The Beacon

Dr. Seuss, Bits of Plastic, and Silver Linings: Q+A with Ocean Hero Finalist Angela Pozzi

Angela Pozzi – Bandon, OR.  

Angela is the founder, director and lead artist of the Washed Ashore Project: Art to Save the Sea, a non-profit organization dedicated to collecting plastic debris from local beaches and using it to build incredible sculptures of ocean creatures. Angela and her volunteers are responsible for removing nearly 10 tons of trash from local beaches since 2010, and her sculptures have been exhibited across Oregon, California and Alaska to educate the public about marine creatures, plastic pollution, and the need to reduce, reuse, and recycle. Please explain why your contribution is important and why voters should choose you as a winner of the 2013 Ocean Hero Awards:

Perhaps the most important part of what I do as director and lead artists of Washed Ashore is to spark dialogue and engage new listeners to learn about ocean conservation. Quite often people feel overwhelmed and helpless when faced with the grim reality of what is happening in our oceans. The Washed Ashore project gives people a clear vision of how everyone working together CAN make BIG things happen.

What inspired you to get involved in ocean conservation?

When the idea formed for Washed Ashore, it was a silver lining on a very dark cloud. After 25 years of marriage I was suddenly widowed in 2004. In 2007, I moved to the coastal town of Bandon, Oregon, to try to start a new life. For two years I walked the beaches every day, often stepping over random debris as I headed to the shore, but I did not want to see it. I only wanted to see beauty, I was searching for a purpose for my art and my life, but I did not see it was at my feet.

Then one day on the beach in 2009 it all came into focus – tiny bits of color laid out in a crooked line, along the high water mark like a mosaic as far as I could see. I felt sick to my stomach. It was tiny bits of plastic as far as I could see. NO, this could not be. The ocean had churned and chewed plastic into sand and spit it out.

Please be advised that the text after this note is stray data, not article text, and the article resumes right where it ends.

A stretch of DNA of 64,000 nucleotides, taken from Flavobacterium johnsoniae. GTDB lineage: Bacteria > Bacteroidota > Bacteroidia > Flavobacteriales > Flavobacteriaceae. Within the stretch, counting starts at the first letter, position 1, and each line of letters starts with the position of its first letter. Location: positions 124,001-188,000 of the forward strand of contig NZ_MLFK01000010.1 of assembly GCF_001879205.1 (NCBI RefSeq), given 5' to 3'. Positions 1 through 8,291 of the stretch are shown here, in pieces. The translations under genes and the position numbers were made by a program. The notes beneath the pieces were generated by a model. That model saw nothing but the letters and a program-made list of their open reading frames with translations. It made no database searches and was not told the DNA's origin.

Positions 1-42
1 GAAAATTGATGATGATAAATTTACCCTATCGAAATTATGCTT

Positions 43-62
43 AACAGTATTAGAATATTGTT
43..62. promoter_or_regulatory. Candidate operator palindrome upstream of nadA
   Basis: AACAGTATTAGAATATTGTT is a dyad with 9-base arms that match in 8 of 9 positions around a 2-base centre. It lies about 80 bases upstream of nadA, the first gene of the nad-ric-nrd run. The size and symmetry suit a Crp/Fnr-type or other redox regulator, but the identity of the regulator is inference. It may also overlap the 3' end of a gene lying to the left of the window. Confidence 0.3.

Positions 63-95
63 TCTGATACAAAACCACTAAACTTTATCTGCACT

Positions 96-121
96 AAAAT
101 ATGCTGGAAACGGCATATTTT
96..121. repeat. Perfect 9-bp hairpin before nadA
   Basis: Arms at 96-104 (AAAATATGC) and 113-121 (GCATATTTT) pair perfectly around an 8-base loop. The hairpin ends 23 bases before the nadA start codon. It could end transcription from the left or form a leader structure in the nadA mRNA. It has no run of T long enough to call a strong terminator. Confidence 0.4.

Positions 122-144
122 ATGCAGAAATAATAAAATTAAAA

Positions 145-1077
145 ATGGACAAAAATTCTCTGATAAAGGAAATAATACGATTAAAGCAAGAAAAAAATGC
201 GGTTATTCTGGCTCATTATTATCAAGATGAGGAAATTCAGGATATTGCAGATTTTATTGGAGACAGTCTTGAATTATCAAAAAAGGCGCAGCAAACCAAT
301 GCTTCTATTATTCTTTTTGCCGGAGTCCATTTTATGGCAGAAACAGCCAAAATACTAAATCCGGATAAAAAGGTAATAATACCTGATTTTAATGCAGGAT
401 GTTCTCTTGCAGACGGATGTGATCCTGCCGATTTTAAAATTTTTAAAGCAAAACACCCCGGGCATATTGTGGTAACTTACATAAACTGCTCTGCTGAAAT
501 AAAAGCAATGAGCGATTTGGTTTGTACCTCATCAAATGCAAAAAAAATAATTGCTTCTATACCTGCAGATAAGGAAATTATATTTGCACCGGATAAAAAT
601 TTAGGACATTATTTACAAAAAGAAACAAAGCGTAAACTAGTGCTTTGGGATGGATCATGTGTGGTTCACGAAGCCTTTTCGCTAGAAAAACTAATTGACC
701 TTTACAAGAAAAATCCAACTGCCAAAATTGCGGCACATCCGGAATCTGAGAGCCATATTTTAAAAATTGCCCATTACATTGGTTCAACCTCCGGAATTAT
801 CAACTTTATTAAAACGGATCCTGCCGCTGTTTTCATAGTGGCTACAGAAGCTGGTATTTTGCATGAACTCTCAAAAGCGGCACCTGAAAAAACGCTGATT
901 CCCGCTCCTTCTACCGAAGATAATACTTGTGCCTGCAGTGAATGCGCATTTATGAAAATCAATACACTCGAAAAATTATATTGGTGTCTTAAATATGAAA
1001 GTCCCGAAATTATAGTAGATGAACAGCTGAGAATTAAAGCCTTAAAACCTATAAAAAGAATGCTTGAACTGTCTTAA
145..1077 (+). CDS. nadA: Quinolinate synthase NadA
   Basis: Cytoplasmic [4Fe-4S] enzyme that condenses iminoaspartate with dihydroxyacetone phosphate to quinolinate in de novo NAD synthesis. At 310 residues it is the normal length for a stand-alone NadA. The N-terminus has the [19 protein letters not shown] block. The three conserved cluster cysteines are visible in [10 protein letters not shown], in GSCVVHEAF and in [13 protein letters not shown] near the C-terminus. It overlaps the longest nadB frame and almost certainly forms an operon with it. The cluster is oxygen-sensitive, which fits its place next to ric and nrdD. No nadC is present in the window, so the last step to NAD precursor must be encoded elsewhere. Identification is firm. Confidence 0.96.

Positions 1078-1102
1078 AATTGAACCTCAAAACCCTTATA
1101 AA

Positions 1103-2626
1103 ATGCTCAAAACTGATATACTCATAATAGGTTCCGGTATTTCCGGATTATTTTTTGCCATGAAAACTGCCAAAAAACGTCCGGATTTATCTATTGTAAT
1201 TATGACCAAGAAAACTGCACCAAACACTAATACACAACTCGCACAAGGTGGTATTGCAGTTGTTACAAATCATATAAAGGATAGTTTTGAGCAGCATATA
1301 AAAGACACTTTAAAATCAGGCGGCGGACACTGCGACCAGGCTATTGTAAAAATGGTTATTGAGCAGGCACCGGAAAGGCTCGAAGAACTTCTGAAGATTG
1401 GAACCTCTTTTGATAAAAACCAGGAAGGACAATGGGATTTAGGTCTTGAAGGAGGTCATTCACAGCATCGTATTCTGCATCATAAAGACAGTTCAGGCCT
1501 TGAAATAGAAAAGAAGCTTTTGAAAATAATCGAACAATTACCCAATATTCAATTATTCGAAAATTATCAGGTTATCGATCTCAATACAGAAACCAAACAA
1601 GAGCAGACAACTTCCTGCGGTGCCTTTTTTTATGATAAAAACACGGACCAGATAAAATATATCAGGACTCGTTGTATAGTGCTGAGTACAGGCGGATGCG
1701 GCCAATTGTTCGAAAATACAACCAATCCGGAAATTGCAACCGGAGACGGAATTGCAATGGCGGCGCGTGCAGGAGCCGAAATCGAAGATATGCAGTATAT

It was at that moment that I was truly transformed. I had come to the ocean to heal, but I found an ocean that needed healing. This was my calling. I had to change this reality. I could not let this happen to the most sacred thing on earth, the ocean. The place that would never change and would always be there for me was being poisoned. At that moment, I was determined to save the ocean and find a way to get everyone to help me.

What was your first victory and when did you start believing you could make a difference?

…When the entire show of 13 pieces were on display at the Oregon Coast Aquarium in 2010, I saw a woman stand speechless with tears in her eyes. She was changed. The Sculptures were fulfilling their mission and communicating clearly.

What is one thing that you would recommend that people can do every day to help protect the oceans?

Carry your own reusable shopping bags and refillable bottles. These are the two plastic items we find constantly on the beach and they are a great threat to the animals.

What is one piece of advice you would give to someone who wants to be an Ocean Hero?

Spend time with the ocean. Listen clearly to your heart, follow your imagination, don’t let anyone stop you if you know what you are doing is right, and stay positive at all times.

What is your favorite ocean-related book or movie?

Easy, it had a huge influence on me – McElligots Pool by Dr. Seuss. I love the celebration of imagination and the fact that no one was going to tell the boy that he wasn’t going to catch something in an old pond. The boy saw that everything was connected to the sea and all you need is an imagination and you can have hope and a wonderful time!

 

Inspired by Angela Pozzi? Vote for her to be a 2013 Ocean Hero


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